Dear Annie: I was absolutely appalled by the letter from "Not an Enabler," the pharmacist's wife who said, "If an adult is hungry, homeless or uninsured in this country, they have made a conscious decision to remain so."

There are many reasons why people need help. Some may be disabled or mentally ill, which prevents them from working, or they simply cannot afford the premiums. Not everyone is equally successful or healthy. Many homeless people have suffered from domestic violence and mental illness, and a good number are veterans who have served our country.

—Ohio Social Worker

Dear Ohio: We're with you. That letter certainly hit a sore spot. Here's a sampling of the more printable responses:

From Texas: You're a typical liberal destroying America. God helps those who help themselves.

Chicago: I am a 36-year-old woman who has had brain cancer. I was insured, but the stress of my illness caused my husband to divorce me and I lost my coverage. I couldn't afford COBRA at $21,600 per year. For 18 months, I went through all the proper steps to get onto my state plan, only to be told I needed to speak with someone else in a different program. I'm still waiting.

South Carolina: No one told the single mother to bear the child. Yes, it could have been a child of rape, but she had options before giving birth. Struggling is good for the soul.

Colorado: I am a mother of three kids. My husband works full time, but his job doesn't offer insurance and we make too much to get help from the system. This government is really not working for families.

Iowa: Last summer, my 61-year-old mother was laid off from her job and left with no health insurance after her COBRA ran out. Then this lifelong hardworking mother of four was diagnosed with multiple sclerosis and bladder cancer and was denied private insurance. I resent "Not an Enabler" implying that my mother would take advantage of the government. I hope she never sees her husband or children fall on hard times. Maybe her husband could fill a prescription: Take two teaspoons of honey per day to sweeten up your disposition. Possible side effect: May cause you to lose the bitter taste in your mouth.

New York: After taxes and insurance, my income last year was less than $24,000. I also work two part-time jobs at night and on weekends. But I don't dare do without insurance. One of my kids is a survivor of childhood cancer and another was hospitalized due to an illness that could flare up again. Two months ago, I finally paid off the last of the medical bills. The kids are now on school insurance.

North Carolina: I am a middle-aged woman with a middle-class income and two college degrees. My husband is self-employed so I carry him on my insurance. I recently changed jobs and had to pay for our health insurance for several months. The bill ate up half my pay. It doesn't take a lot of imagination to see that a single parent or a couple whose employers don't offer insurance might have a tough time.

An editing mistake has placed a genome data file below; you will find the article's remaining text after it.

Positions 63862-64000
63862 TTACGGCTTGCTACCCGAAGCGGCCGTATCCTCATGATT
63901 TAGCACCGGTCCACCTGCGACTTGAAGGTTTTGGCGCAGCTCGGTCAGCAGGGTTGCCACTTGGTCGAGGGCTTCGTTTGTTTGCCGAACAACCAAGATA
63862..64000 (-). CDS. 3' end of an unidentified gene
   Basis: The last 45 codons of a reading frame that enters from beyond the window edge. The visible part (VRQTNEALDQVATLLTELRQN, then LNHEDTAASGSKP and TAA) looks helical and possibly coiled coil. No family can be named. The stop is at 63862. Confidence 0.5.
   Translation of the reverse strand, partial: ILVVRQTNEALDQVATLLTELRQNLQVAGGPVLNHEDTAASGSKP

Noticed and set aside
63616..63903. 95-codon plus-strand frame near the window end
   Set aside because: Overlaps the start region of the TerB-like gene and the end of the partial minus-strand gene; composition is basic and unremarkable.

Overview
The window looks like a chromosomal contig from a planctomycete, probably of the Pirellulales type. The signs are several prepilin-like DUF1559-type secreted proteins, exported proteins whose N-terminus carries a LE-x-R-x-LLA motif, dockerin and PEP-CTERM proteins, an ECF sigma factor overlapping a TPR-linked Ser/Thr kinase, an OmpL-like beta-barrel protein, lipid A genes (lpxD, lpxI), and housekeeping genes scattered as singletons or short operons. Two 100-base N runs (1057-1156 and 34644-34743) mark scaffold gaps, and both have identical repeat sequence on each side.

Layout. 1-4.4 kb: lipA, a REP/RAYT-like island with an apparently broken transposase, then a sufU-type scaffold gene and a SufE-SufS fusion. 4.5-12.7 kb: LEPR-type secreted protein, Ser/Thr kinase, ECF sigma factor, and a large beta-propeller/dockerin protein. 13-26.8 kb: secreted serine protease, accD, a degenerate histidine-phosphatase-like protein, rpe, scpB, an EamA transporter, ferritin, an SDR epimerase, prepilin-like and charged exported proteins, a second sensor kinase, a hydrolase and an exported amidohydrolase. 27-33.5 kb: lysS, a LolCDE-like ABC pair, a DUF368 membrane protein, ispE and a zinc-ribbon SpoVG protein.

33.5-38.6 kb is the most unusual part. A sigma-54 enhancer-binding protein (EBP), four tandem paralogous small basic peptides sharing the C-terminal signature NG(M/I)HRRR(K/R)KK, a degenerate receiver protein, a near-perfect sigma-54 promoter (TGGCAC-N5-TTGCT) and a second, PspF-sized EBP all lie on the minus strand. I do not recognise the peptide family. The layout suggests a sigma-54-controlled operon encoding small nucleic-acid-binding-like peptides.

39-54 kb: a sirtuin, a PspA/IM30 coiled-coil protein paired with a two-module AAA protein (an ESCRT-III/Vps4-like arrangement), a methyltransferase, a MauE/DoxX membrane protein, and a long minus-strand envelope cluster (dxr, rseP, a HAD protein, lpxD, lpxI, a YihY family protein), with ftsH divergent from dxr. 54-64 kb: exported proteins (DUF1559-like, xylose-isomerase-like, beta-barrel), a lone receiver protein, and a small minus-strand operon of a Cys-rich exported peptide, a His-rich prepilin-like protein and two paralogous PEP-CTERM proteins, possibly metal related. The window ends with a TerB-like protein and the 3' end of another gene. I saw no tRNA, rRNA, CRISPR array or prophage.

St. Louis: I'm 20 years old, going to college, paying all my expenses and simply cannot afford health insurance. Well, I could if I stopped eating, but I'm not planning on it.

Kansas: My husband was laid off at age 57. He was too old to get a job and too young for Social Security. We now have expensive insurance with a $2,500 deductible, renewing every six months. I was turned down by several companies because of a pre-existing condition that requires medication. And forget about tests like a colonoscopy that may save our lives.

North Carolina: I read this letter after being denied benefits and with mounting medical bills from an on-the-job injury that caused my termination. I was told to seek help from religious organizations. All this after paying taxes since age 14.

Dear Annie: I have a dear friend who has one inexplicable behavior. When we visit, "Paula" will often floss her teeth right in front of her family and guests. This frequently occurs in the kitchen as she prepares and serves food. Not only are bits of dental debris projected about, but she doesn't wash her hands afterward, often proceeding with food preparation. She recently did this in the middle of a formal meal at a restaurant.

Paula would be mortified if anyone called this to her attention. I'm sure there are any number of tooth pickers, dental flossers and nose blowers who see nothing wrong with subjecting others to their hygiene habits. Hopefully some of them will get the message by reading this.

—Disgusted in the Northeast

Dear Disgusted: A quick nose blow or a lipstick fix is acceptable, but there is absolutely no excuse for flossing in public. Paula may be mortified, but you'd be doing her an enormous favor by pointing out, quietly, that most people would rather not witness such intimacies.


Annie's Mailbox is written by Kathy Mitchell and Marcy Sugar, longtime editors of the Ann Landers column. Please e-mail your questions to anniesmailbox@comcast.net, or write to: Annie's Mailbox, P.O. Box 118190, Chicago, IL 60611.


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